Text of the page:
Over the last few days I've updated the design for the control board, with two notable improvements. The first is the hook-up of the "enable" pins of the stepper motor drivers to the ATMEGA2560, so that it is possible to power down the drivers whilst not in use in order to maximise battery life. The other main update is the removal of the A4988 for the buoyancy engine stepper motor, instead sending signals to an AMIS-30543 stepper motor driver board, which is mounted at the front of the glider next to the buoyancy engine. The AMIS-30543 has a greater current capability (3A vs 1.8A) and uses the SPI communication to control current, sleep, etc. I made sure that the new PCB could fit lower down in the 4" enclosure, in order to accommodate a full Pixhawk 2.1 (the vertical height of the "Cube" meant that it previously wouldn't fit).

    The PCBs are being manufactured by OSHpark and I should have some assembled boards by mid next week. As usual, all design files are in the development DropBox folder, in the Underwater_glider/glider_pcbs/Control_board/v0.3 directory.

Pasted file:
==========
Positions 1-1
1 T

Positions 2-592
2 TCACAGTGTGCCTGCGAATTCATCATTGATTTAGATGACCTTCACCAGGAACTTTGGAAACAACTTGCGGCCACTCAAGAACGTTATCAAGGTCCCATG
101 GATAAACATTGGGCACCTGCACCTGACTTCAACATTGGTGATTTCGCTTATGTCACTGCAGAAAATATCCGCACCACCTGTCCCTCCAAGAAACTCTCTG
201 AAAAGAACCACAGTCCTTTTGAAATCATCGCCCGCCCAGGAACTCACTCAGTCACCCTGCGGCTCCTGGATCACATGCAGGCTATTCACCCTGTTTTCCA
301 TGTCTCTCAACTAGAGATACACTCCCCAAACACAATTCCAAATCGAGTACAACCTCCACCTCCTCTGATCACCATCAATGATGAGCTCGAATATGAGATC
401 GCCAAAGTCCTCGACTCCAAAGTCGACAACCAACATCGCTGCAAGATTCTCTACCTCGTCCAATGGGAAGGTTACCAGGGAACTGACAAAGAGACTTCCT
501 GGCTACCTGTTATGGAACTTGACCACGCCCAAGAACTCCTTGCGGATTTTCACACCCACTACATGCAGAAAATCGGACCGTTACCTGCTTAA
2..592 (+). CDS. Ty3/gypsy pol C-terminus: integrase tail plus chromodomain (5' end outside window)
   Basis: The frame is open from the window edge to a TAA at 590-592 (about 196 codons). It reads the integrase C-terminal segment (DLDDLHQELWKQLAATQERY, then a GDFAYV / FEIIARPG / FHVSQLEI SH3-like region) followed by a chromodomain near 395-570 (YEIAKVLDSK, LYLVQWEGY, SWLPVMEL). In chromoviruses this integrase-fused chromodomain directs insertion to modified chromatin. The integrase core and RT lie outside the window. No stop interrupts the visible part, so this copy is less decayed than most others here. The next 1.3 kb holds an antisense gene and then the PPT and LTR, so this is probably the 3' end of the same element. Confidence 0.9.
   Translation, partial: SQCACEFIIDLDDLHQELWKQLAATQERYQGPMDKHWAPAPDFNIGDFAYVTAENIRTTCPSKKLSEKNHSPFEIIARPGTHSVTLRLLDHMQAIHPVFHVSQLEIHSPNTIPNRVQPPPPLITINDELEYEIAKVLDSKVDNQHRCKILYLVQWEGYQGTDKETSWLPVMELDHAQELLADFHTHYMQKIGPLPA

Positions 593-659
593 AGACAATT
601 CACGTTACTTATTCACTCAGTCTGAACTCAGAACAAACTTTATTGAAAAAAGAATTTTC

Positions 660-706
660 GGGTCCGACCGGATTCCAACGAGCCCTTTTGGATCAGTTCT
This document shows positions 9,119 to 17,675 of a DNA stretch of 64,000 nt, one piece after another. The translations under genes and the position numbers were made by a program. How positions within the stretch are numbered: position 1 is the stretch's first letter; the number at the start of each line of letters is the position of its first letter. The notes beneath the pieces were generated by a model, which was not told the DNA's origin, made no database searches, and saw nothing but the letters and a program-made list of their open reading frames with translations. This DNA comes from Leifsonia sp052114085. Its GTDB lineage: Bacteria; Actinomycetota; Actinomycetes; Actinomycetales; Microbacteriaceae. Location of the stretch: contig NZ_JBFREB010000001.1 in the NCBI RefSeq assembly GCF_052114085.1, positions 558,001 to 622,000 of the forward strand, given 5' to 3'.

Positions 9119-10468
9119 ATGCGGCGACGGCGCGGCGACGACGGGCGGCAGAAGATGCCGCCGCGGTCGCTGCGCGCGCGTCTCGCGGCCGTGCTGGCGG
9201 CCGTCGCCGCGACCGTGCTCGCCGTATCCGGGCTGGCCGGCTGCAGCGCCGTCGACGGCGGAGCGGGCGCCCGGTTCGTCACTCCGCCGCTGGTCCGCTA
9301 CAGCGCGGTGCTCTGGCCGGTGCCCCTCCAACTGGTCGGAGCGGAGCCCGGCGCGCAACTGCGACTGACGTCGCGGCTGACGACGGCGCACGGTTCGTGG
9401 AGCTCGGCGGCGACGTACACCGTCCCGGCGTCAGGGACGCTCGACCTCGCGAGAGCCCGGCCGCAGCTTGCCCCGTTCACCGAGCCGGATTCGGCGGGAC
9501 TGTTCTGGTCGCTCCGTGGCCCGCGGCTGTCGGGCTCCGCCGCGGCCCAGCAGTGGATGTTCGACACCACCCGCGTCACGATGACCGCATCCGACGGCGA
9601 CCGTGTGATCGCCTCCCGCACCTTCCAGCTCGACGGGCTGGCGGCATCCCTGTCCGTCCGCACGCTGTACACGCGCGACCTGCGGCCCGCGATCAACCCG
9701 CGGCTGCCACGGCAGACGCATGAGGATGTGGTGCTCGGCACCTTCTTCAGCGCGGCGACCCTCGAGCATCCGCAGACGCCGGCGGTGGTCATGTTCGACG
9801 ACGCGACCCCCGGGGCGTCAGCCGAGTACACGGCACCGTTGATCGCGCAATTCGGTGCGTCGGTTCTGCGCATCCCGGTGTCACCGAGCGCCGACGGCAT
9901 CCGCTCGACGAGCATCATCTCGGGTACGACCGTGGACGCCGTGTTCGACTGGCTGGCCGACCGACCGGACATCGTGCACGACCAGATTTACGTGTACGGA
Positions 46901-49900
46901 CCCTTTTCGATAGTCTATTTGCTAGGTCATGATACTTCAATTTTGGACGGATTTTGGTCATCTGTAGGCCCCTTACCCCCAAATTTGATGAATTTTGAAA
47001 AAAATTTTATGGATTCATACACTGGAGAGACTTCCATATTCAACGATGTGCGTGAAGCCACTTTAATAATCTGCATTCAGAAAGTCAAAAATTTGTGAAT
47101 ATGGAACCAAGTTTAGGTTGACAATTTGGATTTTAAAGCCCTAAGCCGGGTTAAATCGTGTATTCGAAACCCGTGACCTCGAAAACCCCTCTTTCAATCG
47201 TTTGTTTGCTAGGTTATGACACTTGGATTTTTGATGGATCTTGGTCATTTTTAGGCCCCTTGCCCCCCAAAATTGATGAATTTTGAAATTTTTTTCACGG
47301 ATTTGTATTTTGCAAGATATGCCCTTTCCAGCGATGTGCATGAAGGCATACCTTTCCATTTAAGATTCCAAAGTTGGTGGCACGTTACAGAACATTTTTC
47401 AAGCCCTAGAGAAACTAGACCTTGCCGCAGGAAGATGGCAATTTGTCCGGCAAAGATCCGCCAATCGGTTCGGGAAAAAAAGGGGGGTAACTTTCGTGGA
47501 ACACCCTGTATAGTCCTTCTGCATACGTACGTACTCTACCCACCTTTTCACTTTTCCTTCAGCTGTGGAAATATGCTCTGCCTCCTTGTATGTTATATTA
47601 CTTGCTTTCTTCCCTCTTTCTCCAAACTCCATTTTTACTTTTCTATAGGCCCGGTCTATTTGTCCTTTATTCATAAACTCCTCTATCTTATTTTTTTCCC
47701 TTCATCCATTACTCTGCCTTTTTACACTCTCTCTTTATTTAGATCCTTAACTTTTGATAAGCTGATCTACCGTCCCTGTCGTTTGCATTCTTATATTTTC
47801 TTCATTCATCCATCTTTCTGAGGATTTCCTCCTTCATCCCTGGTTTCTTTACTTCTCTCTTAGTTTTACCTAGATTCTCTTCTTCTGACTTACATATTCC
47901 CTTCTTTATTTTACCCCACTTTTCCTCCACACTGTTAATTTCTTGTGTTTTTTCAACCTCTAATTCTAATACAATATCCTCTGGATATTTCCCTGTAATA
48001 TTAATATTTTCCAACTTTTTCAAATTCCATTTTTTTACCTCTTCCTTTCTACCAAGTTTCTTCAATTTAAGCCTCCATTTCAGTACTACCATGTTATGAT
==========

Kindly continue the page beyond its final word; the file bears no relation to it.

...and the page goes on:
Over the coming days I will be testing the buoyancy engine to potentially determine a working depth limit.

  • General update

    alexw12/02/2017 at 18:28 0 comments

    The last few weeks have been completely hectic with the Hackaday prize and sorting out university, things are only just starting to settle. It was really great to go over to the US for the Supercon, I enjoyed meeting everyone and I appreciate all the useful feedback I recieved. As part of winning the Hackaday prize, I hope to take up the residency at Supplyframe's DesignLab in the New Year and this will give me a three month period to focus solely on the glider.